The announcement that Canada has closed off airspace to Boeing 737 Max 8 and 9 passenger jets has left some would-be passengers fretting over the status of their travel plans.

Indira Mangal arrived at Vancouver International Airport only to learn her flight to Ontario was cancelled.

"We're heading to Toronto for a wedding," she told CTV News. "There are pre-wedding ceremonies that I'll miss, for sure."

Mangal and other travellers in similar situations said they're frustrated, but understand the decision to ground the Max 8 and 9 aircraft days after the Ethiopian Airlines crash.

"Very annoying, but then rather be safe than take that chance," Mangal said.

Canadian airlines operate dozens of the affected aircraft, and there were several in the air when federal Transport Minister Marc Garneau issued a safety notice grounding them Wednesday morning.

What will happen to my flight?

In response to the announcement, Air Canada assured passengers its cancellation and booking policies are in place "with full fee waiver for affected customers.

"We are working to rebook impacted customers as soon as possible," a spokesperson said in a statement. "We appreciate our customers' patience."

The airline said customers travelling within the next 72 hours will be given priority.

WestJet, which has 13 Boeing 737 Max aircraft, said it's also working to rebook affected customers, but noted that 92 per cent of its 162-plane fleet remains in operation.

"Guests can book with confidence knowing that we continue to fly throughout the network with the safety of guests and employees at the forefront," it said. "We are contacting impacted guests to arrange for alternate travel plans."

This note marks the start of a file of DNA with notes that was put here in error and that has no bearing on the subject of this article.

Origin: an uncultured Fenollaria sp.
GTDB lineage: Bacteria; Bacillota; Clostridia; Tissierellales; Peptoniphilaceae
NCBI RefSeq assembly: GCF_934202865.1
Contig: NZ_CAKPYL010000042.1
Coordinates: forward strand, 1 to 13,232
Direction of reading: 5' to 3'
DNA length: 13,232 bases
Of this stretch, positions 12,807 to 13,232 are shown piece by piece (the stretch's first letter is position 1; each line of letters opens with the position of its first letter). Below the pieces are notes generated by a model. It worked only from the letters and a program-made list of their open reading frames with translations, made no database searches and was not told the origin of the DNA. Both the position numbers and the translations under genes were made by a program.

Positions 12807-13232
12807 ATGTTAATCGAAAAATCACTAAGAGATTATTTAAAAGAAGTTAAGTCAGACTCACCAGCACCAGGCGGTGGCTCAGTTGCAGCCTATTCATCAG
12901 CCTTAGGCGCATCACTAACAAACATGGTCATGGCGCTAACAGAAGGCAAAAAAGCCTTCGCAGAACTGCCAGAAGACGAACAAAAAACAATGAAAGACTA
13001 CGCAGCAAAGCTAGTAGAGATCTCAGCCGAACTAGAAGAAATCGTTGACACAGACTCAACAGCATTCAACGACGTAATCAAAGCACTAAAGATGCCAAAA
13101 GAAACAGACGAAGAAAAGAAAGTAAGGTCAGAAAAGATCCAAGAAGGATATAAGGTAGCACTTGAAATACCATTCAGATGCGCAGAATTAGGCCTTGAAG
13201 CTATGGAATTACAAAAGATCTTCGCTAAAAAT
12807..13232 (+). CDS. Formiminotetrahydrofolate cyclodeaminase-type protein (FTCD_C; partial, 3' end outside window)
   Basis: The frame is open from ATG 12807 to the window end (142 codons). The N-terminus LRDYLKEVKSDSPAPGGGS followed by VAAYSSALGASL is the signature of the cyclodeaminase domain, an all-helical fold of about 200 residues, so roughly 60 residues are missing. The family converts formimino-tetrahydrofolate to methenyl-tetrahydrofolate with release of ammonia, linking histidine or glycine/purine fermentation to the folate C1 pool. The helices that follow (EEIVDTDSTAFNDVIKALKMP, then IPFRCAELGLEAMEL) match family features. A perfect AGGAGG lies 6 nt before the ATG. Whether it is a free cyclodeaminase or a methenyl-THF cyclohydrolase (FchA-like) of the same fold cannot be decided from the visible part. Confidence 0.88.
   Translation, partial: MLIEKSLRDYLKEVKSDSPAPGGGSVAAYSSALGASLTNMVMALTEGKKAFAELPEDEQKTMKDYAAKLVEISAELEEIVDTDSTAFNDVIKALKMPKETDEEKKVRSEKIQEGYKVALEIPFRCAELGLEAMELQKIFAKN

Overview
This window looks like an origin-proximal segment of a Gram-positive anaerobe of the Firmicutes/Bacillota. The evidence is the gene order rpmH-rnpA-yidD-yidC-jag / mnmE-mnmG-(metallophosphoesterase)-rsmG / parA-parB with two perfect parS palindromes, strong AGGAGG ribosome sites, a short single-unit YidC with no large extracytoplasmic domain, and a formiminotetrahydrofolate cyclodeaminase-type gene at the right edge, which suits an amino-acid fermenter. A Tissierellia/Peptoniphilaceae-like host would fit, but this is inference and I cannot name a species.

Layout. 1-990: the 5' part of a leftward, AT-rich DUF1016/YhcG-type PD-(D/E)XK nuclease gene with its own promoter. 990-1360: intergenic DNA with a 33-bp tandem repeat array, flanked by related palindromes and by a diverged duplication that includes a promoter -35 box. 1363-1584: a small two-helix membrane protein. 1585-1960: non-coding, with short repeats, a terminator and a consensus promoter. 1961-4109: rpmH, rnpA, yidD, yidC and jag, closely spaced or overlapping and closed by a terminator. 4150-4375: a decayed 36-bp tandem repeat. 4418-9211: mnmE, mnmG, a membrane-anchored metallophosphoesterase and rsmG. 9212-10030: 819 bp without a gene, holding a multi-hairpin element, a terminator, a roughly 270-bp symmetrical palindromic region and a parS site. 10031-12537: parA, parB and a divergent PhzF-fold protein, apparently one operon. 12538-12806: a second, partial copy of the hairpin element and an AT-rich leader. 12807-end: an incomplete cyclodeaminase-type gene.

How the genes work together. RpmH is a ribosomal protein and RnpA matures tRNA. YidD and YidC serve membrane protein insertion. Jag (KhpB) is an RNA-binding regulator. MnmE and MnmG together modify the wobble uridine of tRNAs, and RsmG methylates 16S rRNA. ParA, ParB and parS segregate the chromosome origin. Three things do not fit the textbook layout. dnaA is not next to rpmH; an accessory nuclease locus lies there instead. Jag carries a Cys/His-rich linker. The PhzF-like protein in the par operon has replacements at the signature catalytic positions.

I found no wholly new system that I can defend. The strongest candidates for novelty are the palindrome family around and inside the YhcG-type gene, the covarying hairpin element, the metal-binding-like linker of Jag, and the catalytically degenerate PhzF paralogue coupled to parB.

Despite Canada's decision to ground Max 8s and 9s, WestJet said it "remains confident in the safety of its Boeing 737 fleet," but will comply with all of Transport Canada's instruction regarding the aircraft.

How many passengers are impacted?

Air Canada has 24 of the jets in its fleet, which the airline said carry between 9,000 and 12,000 customers per day. It warned travellers should expect delays while trying to rebook flights and reaching its call centres.

Despite some cancellations, the carrier said the majority of its flights are operating as normal.

Meanwhile, WestJet operates some 35 flights a day using Max aircrafts, and says it is working to swap planes to accommodate as many passengers as possible and minimize delays.

As of Wednesday, the Alberta-based airline said about 1,000 passengers had been affected, adding that about half of them were moved onto same-day flights. The remainder of delays are expected to be resolved Thursday.

Both airlines said the aircraft make up about six per cent of their fleets.

When will things return to normal?

Since Transport Canada made the decision to ground the aircraft, WestJet said it cannot speculate on the timeline.

Air passenger advocate Gabor Lukcacs said it is reasonable to expect disruption for the first couple of days as the airlines scramble to find alternatives.

“Certainly, they have to rethink how they’re going to transport passengers – whether they can rent or borrow aircraft from other places – so it is a crunch, no doubt,” he said.

But he anticipates spring break travel plans will not be impacted as much.

“This cannot justify the cancellation of flights two or three weeks from now,” he said. “The airlines may try to pin it on the grounding of the aircraft. And passengers need to push back.”

To view up-to-date departure information for flights leaving the Vancouver International Airport, click here.

With files from CTV Vancouver's Allison Hurst